Slide 9 H. Schlingloff, Logical Specification 10.6.2008 Example 2 http://www-public.int-evry.fr/~gibson/Teaching/B/Lectures

Slide 10 H. Schlingloff, Logical Specification 10.6.2008 Refinement proof pattern  being a substitution,  a predicate:  [  ]  states that all executions of  establish   ¬[  ]¬  states that there exists an execution of  establishing . (     [  ]  ) Let  be the refinement relation,  M a substitution on the abstract state,  R a substitution on the concrete state, the formula [  R ]¬[  M ]¬  states that all executions of the concrete substitution  R establish that there exists an execution of the abstract substitution  M establishing  Proof obligation: The abstract and concrete invariant imply this condition

Slide 11 H. Schlingloff, Logical Specification 10.6.2008 Implementation in B Implementation is a special case of refinement An implementation is a deterministic specification which can be translated into some programming language Implementation uses sequencing, loops, and other special substitutions Implementation uses library machines for basic data types (boolean, real, set, array, …)

Slide 12 H. Schlingloff, Logical Specification 10.6.2008 Loops Syntax WHILE T : formula DO B : substitution VARIANT V : expression INVARIANT I : formula END The loop variant states the maximum number of times that the body will be executed (used to prove loop termination) The loop invariant is a formula that shall be valid each time the control condition is evaluated (used to prove termination and post-condition)

Slide 13 H. Schlingloff, Logical Specification 10.6.2008 Semantics of Loops Denotational: least fixpoint of predicate transformer Operational: by proof obligations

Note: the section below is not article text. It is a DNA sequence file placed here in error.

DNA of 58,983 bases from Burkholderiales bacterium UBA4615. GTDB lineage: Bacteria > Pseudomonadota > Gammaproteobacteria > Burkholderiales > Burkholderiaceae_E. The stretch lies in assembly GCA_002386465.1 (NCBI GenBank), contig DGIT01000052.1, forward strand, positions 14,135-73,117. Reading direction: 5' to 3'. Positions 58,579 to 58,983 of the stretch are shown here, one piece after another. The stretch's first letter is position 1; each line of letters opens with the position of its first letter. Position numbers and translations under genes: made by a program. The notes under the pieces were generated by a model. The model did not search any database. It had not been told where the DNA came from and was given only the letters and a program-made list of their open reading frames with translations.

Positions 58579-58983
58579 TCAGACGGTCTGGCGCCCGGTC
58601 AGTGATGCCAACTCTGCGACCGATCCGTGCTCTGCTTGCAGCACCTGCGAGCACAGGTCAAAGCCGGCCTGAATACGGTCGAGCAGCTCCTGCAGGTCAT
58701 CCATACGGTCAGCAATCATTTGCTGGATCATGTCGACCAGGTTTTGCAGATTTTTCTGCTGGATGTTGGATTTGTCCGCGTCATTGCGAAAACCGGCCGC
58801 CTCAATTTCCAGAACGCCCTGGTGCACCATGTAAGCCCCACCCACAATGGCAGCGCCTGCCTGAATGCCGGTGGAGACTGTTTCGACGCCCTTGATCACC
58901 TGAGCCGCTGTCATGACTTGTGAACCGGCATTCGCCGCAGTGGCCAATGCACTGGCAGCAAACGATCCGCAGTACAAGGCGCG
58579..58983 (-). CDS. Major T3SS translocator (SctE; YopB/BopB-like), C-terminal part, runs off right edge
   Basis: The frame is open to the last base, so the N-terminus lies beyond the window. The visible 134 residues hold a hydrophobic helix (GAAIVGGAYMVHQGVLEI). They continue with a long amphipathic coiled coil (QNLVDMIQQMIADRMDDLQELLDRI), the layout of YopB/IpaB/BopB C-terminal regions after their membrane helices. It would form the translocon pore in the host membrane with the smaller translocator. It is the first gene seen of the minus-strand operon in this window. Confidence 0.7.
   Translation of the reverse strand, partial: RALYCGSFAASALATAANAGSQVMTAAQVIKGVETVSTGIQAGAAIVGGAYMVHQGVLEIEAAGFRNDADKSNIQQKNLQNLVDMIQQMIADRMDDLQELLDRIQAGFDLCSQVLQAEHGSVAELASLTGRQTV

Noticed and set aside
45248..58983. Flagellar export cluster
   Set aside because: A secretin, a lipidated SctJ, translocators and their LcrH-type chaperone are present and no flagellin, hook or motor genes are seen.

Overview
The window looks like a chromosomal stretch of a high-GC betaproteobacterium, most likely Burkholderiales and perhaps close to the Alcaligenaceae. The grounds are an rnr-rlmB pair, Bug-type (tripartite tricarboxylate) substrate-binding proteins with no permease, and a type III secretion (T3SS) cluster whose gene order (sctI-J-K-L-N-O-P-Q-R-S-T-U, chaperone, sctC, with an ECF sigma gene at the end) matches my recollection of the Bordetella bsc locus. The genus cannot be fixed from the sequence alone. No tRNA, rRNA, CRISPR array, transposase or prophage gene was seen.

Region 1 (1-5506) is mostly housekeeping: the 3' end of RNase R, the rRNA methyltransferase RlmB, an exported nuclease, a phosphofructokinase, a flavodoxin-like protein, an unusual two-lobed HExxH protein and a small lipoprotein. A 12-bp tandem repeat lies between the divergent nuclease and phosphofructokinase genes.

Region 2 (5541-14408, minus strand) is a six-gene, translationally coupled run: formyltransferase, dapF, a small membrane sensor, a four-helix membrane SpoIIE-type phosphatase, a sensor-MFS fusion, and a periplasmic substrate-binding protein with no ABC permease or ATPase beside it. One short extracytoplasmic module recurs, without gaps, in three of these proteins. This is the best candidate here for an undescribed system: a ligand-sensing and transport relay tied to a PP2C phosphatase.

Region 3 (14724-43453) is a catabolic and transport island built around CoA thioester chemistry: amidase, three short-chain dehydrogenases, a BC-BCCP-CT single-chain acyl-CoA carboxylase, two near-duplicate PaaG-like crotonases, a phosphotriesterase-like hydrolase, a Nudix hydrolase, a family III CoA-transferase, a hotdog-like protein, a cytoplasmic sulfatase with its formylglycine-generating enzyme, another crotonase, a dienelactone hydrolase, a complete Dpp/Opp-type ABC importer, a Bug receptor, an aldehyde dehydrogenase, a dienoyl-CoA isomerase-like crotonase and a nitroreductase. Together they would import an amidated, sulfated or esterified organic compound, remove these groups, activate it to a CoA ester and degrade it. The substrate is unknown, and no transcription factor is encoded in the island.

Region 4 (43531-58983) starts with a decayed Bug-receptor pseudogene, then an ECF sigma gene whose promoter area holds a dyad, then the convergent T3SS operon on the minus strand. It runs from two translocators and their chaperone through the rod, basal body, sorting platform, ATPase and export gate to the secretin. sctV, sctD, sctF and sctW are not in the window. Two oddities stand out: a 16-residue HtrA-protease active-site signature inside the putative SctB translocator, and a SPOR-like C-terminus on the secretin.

Slide 14 H. Schlingloff, Logical Specification 10.6.2008 Example proof

Slide 15 H. Schlingloff, Logical Specification 10.6.2008 Tool support for B Basic features  syntax checker  type checker  interactive and semi-automated proof  code synthesis Advanced features  graphical interaction  project management Atelier B, B-Toolkit, ProB animator, StudioB, B4free / Click‘n‘Prove, Brama

Slide 16 H. Schlingloff, Logical Specification 10.6.2008 OCL Object constraint language Part of UML Specifies constraints on model elements  „A constraint is a restriction on one or more values of (part of) an object-oriented model or system“ Different kinds of constraints  invariant - a constraint that must always be met by all instances of a class  precondition of an operation - a constraint that must always be true before the execution of the operation  postcondition of an operation - a constraint that must always be true after the execution of the operation  guard of a transition – a constraint that must be met before a state transition fires

Slide 17 H. Schlingloff, Logical Specification 10.6.2008 Semantics of UML 2 13 diagram types Common meta-model Instances (objects) can occur in several diagrams, different views onto the same thing A structure diagram, e.g. a class, defines a collection of objects with similar properties, attributes and methods  signature A behavioural diagram, e.g. a statechart, defines a collection of behaviours of objects  change of model in time